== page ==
Do extraterrestrial auroras occur on other planets?

If you were lucky enough to catch a glimpse of the Northern Lights, this is an experience you will likely never forget. These dancing green, red, and purple bands of light periodically illuminate the night sky from the Arctic Circle down to the northern mid-latitudes as far as New York and London. Similar lights also appear in the southern hemisphere, radiating from the area around Antarctica.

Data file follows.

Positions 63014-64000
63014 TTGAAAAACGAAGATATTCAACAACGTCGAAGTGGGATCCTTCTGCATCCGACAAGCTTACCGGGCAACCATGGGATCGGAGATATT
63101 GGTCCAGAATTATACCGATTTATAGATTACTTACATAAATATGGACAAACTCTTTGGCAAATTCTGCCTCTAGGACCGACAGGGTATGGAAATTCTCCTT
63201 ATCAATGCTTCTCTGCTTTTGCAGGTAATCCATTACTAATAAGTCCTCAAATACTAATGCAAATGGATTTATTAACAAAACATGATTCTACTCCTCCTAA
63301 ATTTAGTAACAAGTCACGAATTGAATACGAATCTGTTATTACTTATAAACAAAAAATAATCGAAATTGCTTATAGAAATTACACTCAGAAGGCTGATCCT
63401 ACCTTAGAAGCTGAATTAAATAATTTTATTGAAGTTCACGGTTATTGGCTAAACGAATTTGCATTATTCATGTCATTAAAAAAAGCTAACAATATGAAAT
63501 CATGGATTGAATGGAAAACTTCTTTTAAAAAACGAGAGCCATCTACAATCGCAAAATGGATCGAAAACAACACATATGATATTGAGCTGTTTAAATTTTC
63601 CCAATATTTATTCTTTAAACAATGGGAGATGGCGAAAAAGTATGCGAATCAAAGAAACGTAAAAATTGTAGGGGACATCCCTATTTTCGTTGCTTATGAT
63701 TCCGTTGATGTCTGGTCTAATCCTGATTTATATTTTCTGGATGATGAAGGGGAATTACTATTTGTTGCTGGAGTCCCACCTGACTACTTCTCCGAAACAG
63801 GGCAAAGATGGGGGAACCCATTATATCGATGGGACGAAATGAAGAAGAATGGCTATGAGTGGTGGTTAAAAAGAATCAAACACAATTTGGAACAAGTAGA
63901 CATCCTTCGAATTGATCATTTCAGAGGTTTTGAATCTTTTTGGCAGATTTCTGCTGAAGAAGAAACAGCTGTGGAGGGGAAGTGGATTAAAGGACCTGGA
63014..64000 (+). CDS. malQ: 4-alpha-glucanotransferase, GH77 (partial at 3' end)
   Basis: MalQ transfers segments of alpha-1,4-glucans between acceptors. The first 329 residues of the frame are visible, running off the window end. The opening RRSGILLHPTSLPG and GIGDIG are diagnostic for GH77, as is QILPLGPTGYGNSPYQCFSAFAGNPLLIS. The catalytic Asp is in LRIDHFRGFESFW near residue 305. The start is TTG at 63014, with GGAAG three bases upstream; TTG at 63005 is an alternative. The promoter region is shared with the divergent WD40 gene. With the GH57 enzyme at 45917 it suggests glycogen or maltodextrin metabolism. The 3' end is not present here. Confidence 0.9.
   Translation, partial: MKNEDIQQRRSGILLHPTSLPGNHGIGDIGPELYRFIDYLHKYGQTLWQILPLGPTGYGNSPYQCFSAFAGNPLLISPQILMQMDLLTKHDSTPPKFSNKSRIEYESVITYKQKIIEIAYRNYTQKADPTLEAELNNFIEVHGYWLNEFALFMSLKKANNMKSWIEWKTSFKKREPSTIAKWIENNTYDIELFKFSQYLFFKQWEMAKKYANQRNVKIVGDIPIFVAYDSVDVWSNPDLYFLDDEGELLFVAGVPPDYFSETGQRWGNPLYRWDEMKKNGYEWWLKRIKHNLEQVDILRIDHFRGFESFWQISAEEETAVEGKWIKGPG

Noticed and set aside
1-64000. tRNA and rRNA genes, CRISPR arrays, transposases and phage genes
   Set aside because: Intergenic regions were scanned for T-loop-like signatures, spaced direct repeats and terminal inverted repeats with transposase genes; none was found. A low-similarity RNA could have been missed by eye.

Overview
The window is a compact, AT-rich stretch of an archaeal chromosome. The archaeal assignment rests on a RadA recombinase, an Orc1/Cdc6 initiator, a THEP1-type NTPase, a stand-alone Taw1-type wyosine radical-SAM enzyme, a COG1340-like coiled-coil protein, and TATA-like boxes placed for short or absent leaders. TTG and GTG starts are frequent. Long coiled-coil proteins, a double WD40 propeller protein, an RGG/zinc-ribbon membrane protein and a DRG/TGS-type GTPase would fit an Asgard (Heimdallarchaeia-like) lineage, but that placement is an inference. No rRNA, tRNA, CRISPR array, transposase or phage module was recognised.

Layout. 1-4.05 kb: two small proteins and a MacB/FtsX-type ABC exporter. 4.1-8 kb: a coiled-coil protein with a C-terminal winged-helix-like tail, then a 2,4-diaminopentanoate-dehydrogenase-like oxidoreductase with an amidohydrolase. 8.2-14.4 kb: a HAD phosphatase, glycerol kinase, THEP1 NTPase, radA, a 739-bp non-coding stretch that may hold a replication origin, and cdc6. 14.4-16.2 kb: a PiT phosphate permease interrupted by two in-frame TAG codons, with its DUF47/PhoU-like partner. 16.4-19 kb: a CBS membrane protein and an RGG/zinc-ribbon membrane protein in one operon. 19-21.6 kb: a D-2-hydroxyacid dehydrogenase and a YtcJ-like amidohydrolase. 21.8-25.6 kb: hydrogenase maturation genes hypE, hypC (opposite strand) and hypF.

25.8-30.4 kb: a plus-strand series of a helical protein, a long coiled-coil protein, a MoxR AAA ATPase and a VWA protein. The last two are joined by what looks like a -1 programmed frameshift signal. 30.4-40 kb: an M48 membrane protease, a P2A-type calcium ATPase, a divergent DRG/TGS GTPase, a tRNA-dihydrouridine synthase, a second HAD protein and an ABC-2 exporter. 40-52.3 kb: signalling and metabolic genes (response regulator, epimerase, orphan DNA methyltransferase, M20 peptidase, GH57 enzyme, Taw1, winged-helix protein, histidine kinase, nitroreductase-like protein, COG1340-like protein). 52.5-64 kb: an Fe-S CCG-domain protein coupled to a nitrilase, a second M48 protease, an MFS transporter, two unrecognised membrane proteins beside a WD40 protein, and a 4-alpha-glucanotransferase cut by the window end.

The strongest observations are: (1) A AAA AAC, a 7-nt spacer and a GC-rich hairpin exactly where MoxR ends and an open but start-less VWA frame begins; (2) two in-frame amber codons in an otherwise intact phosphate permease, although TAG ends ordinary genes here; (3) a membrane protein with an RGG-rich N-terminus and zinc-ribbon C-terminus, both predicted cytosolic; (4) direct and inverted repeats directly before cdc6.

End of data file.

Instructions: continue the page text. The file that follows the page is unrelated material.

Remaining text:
The eerie glow is a phenomenon called an aurora borealis, named after the ancient Greek goddess of dawn. But the origin of an aurora is not divine; rather, they are caused by energetic solar winds bombarding Earth’s upper atmosphere. As photons (opens in new tab) These solar winds interact with atmospheric gases, glowing with brilliant colors and being drawn into fantastic shapes along our planet’s magnetic lines. “Oxygen is red and green, and the blue or purple is nitrogen,” James O’Donoghue, a planetary scientist at the Japanese Aerospace Exploration Agency (JAXA), told Live Science.

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